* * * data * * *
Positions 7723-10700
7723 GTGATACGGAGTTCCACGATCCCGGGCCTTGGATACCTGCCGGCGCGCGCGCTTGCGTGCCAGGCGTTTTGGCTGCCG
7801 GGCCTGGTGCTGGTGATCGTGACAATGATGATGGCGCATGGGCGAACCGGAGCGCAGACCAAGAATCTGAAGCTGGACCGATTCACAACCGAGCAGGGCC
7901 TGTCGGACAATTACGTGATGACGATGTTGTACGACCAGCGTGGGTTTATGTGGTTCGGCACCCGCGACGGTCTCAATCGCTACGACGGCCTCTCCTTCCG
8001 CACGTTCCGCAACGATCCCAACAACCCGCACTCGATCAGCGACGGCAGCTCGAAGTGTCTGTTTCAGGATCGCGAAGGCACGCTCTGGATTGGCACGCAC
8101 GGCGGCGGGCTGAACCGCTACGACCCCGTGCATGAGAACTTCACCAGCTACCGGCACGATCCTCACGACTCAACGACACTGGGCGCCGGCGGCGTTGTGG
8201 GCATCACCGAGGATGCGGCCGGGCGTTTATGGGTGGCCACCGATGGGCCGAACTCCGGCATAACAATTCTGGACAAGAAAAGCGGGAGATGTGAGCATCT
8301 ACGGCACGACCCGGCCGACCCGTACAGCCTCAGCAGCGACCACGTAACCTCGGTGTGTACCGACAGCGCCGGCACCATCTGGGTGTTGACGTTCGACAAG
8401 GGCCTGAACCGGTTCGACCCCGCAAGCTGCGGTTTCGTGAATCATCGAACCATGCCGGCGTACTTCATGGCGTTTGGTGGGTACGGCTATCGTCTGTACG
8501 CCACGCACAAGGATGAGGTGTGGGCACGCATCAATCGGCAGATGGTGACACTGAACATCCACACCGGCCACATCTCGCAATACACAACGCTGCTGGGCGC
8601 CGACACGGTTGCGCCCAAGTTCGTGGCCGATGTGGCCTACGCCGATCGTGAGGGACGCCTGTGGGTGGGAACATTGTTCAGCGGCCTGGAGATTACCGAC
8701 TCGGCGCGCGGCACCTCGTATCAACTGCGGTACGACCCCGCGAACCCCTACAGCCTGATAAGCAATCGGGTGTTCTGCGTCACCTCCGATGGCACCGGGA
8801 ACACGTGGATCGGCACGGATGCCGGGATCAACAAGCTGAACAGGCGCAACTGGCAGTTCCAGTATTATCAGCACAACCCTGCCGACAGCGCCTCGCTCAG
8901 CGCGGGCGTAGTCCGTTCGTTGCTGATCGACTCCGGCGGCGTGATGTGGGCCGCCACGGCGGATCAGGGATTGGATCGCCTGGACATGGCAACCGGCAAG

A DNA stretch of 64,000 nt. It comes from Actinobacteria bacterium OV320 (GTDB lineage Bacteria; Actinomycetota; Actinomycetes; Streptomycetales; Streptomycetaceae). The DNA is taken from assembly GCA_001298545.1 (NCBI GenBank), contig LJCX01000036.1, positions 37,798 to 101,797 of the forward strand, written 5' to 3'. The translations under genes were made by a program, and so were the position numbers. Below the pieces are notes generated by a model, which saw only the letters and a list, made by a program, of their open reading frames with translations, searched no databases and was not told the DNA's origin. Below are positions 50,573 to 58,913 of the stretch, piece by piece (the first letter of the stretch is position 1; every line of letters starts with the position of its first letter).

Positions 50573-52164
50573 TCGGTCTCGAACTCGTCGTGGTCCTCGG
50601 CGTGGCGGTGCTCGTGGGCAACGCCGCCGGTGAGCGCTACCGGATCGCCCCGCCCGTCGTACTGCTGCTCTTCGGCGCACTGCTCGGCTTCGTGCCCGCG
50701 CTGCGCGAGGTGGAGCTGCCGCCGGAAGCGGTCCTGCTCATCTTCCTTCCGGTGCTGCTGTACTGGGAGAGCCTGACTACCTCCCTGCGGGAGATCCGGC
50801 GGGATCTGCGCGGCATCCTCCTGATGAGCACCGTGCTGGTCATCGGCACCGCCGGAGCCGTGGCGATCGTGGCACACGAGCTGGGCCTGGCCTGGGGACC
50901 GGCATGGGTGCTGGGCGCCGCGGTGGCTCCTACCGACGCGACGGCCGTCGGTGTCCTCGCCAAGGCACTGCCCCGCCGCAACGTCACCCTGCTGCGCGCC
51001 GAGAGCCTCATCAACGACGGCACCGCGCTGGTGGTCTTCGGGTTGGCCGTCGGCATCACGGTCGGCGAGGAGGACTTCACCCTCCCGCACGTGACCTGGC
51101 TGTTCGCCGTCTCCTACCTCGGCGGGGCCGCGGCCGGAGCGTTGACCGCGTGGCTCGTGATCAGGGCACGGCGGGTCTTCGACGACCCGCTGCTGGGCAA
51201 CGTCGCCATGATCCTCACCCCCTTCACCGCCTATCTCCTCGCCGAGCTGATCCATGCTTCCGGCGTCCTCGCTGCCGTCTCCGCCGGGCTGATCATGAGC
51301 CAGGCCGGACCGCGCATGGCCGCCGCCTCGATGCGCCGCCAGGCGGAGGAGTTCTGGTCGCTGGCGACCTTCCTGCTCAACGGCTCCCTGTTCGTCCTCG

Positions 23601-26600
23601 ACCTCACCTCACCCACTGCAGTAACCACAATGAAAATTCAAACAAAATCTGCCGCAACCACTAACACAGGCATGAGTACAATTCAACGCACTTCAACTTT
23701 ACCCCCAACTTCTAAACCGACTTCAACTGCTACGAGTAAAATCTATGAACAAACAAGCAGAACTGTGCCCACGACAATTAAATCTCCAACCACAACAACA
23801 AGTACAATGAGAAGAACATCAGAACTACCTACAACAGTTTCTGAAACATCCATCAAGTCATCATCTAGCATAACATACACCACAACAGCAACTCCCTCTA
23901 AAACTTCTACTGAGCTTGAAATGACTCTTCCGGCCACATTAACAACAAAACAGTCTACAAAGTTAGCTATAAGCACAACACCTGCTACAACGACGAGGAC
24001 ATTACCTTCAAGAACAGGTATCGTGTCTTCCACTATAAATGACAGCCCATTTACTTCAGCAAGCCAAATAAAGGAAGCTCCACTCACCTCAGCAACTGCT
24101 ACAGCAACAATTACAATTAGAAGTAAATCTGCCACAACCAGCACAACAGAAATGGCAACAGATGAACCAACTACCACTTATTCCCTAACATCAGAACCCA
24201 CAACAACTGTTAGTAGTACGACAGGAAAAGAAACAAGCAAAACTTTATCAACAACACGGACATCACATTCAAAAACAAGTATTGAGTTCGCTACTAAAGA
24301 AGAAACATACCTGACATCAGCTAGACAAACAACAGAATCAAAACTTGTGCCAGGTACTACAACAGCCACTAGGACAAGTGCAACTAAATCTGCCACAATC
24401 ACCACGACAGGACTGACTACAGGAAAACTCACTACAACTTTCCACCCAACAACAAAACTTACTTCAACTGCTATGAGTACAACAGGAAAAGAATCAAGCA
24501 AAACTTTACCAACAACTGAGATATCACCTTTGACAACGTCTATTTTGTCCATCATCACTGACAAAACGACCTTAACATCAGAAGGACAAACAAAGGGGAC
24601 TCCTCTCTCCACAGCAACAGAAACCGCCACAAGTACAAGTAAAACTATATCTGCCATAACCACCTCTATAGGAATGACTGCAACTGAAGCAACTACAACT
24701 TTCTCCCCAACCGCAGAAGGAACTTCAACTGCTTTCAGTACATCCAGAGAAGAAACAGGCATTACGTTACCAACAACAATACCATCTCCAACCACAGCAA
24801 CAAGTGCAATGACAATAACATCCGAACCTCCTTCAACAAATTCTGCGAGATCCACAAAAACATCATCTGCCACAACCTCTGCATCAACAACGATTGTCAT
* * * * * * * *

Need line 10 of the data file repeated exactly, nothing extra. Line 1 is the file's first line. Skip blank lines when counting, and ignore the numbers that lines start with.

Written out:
8501 CCACGCACAAGGATGAGGTGTGGGCACGCATCAATCGGCAGATGGTGACACTGAACATCCACACCGGCCACATCTCGCAATACACAACGCTGCTGGGCGC